After finishing a long distant second in the New Hampshire primary, Ohio Governor John Kasich’s plan to be the GOP’s ‘Great White Hope’ seems to be moving along. Now it seems the media is finally looking more closely at Kasich’s record in Ohio. We’ve been screaming about his lies ever since he joined the race for President.
Moments after he placed second in the New Hampshire primary, John Kasich was transformed from a low-profile, under-the-radar candidate to the new face of compassionate conservatism in America.
Here, apparently, was the moderate Republican antidote to the domineering Donald Trump, a governor with a record of achievement, willing to rise above the fearful invective on immigration to campaign in an optimistic way about the future of the United States.
“If you don’t have a seatbelt, go get one,” the 63-year-old almost yelled as he told an enthusiastic meeting of independents and Republican centrists. “Tonight the light overcame the darkness.”
But behind the unassuming image is a track record in his home state of Ohio, where he is a second-term governor, that puts him a big step to the right of what many Americans would consider moderate.
The Guardian article has a great summary of how NOT to be a moderate. The latest being Kasich plans to sign his 18th law, since taking office, that restricts abortion rights in the state. It is a law to defund Planned Parenthood that his office helped write.
He supported the effort in 2011 to take away union rights of public employees that became known as SB5. It was repealed by public referendum and since then, when he has wanted to stick it to a segment of the Ohio population – like women – he uses the budget to do it so it can’t be changed by referendum.
The Plunderbund blog as more details on how bad Kasich has been for Ohio.
Kasich also has a well known anger problem:
John Kasich has a resume seemingly tailor-made for a serious run for the Republican nomination: blue-collar upbringing, congressional budget hawk, Fox News commentator, investment banker, successful two-term governor of Ohio.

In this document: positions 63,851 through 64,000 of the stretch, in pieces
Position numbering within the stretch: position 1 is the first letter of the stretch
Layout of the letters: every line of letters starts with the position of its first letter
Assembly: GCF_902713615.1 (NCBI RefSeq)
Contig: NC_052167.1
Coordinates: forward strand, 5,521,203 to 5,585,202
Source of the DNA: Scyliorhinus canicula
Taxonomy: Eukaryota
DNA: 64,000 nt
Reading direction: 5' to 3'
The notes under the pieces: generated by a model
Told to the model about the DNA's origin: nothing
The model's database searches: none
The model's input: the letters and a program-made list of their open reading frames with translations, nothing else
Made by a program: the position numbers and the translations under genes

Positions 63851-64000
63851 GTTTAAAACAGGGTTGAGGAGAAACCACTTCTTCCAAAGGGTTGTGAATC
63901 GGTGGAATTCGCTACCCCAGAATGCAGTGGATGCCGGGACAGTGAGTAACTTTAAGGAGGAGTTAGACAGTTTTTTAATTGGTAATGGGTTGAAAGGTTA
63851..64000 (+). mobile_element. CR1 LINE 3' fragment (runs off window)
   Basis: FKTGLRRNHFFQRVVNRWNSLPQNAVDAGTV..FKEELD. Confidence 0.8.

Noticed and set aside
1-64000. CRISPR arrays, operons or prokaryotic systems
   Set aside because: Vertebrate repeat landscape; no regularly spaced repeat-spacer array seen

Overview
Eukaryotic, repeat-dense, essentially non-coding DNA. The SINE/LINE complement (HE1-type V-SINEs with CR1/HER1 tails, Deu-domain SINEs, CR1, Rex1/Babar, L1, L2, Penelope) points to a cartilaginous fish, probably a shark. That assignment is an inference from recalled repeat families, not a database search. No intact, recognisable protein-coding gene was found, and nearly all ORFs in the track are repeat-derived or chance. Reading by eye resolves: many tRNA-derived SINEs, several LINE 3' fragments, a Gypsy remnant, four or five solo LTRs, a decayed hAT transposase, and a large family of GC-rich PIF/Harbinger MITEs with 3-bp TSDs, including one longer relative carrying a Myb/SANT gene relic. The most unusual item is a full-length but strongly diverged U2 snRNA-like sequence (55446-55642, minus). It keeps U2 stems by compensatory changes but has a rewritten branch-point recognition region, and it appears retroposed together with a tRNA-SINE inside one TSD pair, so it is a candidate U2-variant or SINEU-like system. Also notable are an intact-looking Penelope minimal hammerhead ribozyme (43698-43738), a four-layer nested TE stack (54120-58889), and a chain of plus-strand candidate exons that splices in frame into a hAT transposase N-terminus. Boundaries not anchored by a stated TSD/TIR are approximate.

But there’s just one problem, according to interviews with dozens of those who’ve worked in politics alongside him at various points over the past several decades: his short fuse.
There was the friend who excitedly called Kasich to tell him he was about to announce a campaign for statewide office, only to get a letdown of a reply: “How stupid are you?”
There was the wealthy conservative donor he raised his voice to during a Koch brothers-sponsored conference, prompting a walkout.
There was the BP employee who, in the middle of a meeting, found himself the target of Kasich’s derision. “You know why oil and gas companies have a bad reputation?” the governor barked at him. “Because they deserve it.”
There was the professor who wrote Kasich, then a young state senator, a letter of complaint about his education policies. “When you learn to write a civil letter,” the brash lawmaker fired back, “I will respond accordingly.”
There is also the well known time he lashed out a police officer during a traffic stop and refused to even look at his last election opponent when they were being interviewed in the same room. That made him look so bad the campaign forced the newspaper, who filmed the interview, to remove it from their website.
I can see Kasich’s game plan. He wants to be the “moderate” compromise when the GOP establishment decide to blow up the summer convention rather than let Trump or Cruz be the face of the party in November. That game plan seems to be gaining traction now that the political pundits are writing off Senator Marco Rubio after New Hampshire.
The only thing that could ruin Kasich’s plan is if former New York Mayor Michael Bloomberg enters the Presidential race. It will be really bad for Kaisch and the GOP unless Bloomberg runs as a Republican, which isn’t likely.
John Kasich spent several months exclusively campaigning in New Hampshire and he was still beat 2 to 1 by Donald Trump. Kasich doesn’t have months to campaign in the other primary states because there isn’t that kind of time left. I doubt he gets close enough to Trump or Cruz to make a deadlocked convention even a possibility in the fevered dreams of the GOP leadership.
To be sure Kasich has been terrible for Ohio and any thought he is a ‘moderate’ totally scrambles the meaning of the word.